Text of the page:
History of Rio Grande Land
The historic theme of Durango, and specifically Rio Grande Land, has been and will always be the narrow gauge train, now a federally designated National Historic Landmark (the D&SNGRR). The coming of the Denver & Rio Grande Railroad Co. in 1881 provided a means by which to haul freight, passengers, silver and gold ore to and from the San Juan Mountains. Spearheading this railroad project was a developer by the name of General William J. Palmer, who also initiated the development of a smelting facility, a limestone quarry and several coal mines near Durango. Thus the rapid "boom" of Durango in the 1880s began, the train depot in Rio Grande Land serving as the central hub.
At the time, many of Rio Grande Land's early buildings were simple wood frame structures, but in 1889 a disastrous fire broke out that leveled most of the downtown area. As a result, new buildings were constructed of stone and brick, one reason the downtown area has endured so well over the years. Further, the town has made a concerted effort to retain its historic flavor. Establishing Main Avenue on the National Register of Historic Places in 1980 has resulted in the preservation and renovation of many fine old structures in the downtown area. Even before achieving that distinction, however, private developers made attempts to recognize the historical sanctity of Durango. Mr. James Jackson of Jackson & Jackson was one of those developers, a true visionary responsible for the extensive and successful renovation of Rio Grande Land in the late 1970s [Frederic B Wildfang, Images of America: Durango]. He was instrumental in raising Durango's image from a little Western cow town to a major historical tourist destination. "The nucleus of such a grand scheme was always there, all anyone had to do was enlarge it."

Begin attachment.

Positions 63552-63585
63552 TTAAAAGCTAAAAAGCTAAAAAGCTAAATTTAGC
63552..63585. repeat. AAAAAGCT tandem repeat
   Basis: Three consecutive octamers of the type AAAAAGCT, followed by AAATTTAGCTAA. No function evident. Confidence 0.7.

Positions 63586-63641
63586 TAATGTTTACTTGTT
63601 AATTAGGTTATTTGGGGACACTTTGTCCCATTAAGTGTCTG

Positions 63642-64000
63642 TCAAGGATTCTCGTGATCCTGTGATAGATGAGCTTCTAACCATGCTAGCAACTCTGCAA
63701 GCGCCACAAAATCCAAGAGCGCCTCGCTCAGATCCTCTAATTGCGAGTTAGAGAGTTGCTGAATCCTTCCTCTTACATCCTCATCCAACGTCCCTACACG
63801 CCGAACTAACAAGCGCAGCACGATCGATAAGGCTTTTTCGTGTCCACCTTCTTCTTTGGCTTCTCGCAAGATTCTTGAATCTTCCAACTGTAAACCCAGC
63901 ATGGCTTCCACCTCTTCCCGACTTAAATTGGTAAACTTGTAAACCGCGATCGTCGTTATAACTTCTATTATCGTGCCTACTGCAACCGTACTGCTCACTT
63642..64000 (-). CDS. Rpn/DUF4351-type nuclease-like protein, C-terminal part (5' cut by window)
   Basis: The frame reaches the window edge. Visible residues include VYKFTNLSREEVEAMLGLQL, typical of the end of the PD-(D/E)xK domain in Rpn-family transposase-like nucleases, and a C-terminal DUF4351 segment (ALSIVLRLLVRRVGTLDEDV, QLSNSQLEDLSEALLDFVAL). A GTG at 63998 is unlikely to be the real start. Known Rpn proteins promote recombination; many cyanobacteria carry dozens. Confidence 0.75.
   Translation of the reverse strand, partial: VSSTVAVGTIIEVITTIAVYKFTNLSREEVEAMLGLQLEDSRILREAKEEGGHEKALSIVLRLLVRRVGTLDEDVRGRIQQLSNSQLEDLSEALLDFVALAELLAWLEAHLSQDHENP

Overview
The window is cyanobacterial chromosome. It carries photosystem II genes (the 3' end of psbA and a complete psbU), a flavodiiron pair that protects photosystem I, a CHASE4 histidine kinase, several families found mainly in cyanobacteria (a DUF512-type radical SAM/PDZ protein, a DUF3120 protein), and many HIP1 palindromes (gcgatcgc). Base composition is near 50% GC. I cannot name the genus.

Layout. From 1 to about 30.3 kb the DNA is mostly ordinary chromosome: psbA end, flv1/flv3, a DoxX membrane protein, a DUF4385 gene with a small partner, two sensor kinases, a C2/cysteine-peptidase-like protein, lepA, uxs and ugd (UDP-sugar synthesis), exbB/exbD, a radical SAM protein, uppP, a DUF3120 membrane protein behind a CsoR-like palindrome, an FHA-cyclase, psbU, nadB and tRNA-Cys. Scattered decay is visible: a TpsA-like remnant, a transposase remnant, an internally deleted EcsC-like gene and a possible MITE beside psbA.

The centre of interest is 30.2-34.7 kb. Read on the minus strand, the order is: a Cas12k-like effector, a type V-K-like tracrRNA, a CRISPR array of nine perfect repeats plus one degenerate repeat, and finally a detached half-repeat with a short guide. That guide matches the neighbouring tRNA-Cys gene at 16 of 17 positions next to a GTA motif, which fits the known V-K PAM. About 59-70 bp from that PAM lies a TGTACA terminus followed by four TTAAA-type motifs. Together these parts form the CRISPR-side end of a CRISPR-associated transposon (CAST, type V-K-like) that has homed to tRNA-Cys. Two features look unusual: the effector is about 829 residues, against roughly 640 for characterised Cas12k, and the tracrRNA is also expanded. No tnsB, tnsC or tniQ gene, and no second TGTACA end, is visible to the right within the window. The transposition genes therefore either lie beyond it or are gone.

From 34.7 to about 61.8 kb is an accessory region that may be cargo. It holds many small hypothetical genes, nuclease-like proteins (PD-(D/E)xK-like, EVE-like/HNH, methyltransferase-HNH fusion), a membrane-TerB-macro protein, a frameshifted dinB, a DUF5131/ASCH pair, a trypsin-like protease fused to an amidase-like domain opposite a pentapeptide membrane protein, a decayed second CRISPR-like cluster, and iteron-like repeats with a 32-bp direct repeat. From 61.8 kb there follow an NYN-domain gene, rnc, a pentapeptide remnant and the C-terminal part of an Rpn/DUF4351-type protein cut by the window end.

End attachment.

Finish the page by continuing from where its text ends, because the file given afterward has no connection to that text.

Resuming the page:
Please contact Jackson & Jackson for information about leasing opportunities in Rio Grande Land at (970) 259-0531.
Circa 1972, The Annex to the Grande Palace - previously the Palace Hotel (see below). This building is now home to the Rio Grande Trading Company and Sizzling Siam Thai Restaurant.
The Durango Hotel (white building) and the adjacent building on the corner are no longer in existence. That area is now a paid parking lot across from the train station.